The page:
As a summary, to start selling online you'll need to have the following elements in place ...
We're going to look at each of these in more detail.
We're assuming you already have a business plan and business structure and you've considered your market and your competitors. If you haven't done this yet then you've missed some of the most important steps in setting up a successful online business.
You should take time to find answers to the following ...
Some domain names are better than others. Some are short, easy to pronounce, easy to spell and describe the product being sold.
Others are not.
The domain name you choose will impact the success of your business - so pick carefully and make sure your domain does its part in making your website a success.
Some people think they are doing well by finding a cheap web hosting company. Think again! Do you really want to trust your online business to a cheap hosting service?
There are many web hosting companies to choose from so here's a list of criteria we recommend that your hosting service meets (in no particular order) ...
We'll be writing more about this in the coming weeks and pointing out some key questions you should ask your new host provider.
In the meantime, our recommendation for UK web hosting is Krystal who provide extremely secure hosting from inside an ex-military bunker some 25m underground ...
The basic function of an ecommerce website is to present product or services for sale so a visitor can search and select items then place an order and pay for them online.
There are plenty of ecommerce website scripts and options for you to choose from but here are a few to consider ...
If you're serious about your online business and you can find a little room in your budget then we recommend you choose to buy a commercial licence for your ecommerce software.
A commercial software will be professionally built and professionally supported and this will give your online business an edge over the competition.
ecommerce | Single site licence £195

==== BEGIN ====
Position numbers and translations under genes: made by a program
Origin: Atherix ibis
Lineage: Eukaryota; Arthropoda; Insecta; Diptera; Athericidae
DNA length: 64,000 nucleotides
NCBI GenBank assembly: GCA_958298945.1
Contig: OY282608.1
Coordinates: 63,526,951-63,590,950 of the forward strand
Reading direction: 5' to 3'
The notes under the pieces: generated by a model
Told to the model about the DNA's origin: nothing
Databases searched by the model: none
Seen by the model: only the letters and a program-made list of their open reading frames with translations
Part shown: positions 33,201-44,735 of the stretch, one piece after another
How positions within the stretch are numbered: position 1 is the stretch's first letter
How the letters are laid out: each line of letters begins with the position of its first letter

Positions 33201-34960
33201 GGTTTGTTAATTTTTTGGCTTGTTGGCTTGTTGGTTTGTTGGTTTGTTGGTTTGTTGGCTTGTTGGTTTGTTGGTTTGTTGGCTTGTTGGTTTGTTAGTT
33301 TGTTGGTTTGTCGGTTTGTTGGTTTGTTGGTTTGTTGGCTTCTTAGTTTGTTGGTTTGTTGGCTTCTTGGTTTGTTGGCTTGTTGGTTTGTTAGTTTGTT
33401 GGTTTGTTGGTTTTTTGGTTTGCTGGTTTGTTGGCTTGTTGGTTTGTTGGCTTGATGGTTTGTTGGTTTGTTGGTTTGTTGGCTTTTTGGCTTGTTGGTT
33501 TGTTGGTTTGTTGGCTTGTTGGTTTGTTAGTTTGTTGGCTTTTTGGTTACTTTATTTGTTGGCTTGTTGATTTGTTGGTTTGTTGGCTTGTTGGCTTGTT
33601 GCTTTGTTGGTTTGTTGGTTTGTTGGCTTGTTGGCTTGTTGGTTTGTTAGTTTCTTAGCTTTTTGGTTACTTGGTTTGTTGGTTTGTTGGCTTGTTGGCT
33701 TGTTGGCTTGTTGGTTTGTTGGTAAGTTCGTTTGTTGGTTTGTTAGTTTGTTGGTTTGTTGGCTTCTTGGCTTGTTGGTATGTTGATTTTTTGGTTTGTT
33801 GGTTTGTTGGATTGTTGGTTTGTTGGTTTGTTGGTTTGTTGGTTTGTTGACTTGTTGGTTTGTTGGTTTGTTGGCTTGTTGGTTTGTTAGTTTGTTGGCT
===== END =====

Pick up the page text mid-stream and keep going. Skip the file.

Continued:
JShop is developer-friendly and comes with a full set of ecommerce features including advanced delivery costings for extremely complex delivery algorithms. Whilst it doesn't 'sparkle' like some of the more glamourously presented ecommerce solutions, it's stable and well-built and relatively easy to customise. JShop used to be our preferred choice and we built a fair few sites using this script with great success.
Shopify ecommerce | Monthly subscription from
Shopify is a very easy to use, remotely hosted shopping cart software that lets you setup a professional looking ecommerce site in the shortest time. It's very easy to use (considering the things it does) and very good looking and comes with some really nice, time-saving features. It is currently our preferred choice and all our new shopping cart websites are built using it.
If you prefer not to pay for the ecommerce software to run your site, there are a number of free options available for you to choose from.
Free ecommerce, or 'open source' software, will do the same job as commercial ecommerce software but often with less ease and finesse. Free software may also be more vulnerable to exploits and attacks.
Additionally, if your ecommerce site needs customisation or additional features, you might find the development time is longer than would be with a commercial platform and you may end up spending more than you would if you went for a commercial licence.
Softaculous shopping carts | Free
All hosting plans at Krystal Hosting come with the Softaculous Script Library which has an extensive range of ecommerce software that is easy to setup through the online installation wizard. The list includes: CubeCart, Magento, osCommerce, PrestaShop, WHMCS, Zen (and many more).
We're seeing lots of activity with the Magento ecommerce software and many people selecting it as their preferred shopping cart system - but there are plenty of others to choose from.
Installation of your ecommerce software can be a simple or onerous task. Generally, fresh installations are easiest and many are usually fully-automated or semi-automated using online forms. When adding ecommerce to an existing website, care needs to be taken to make sure it works seamlessly with the existing site.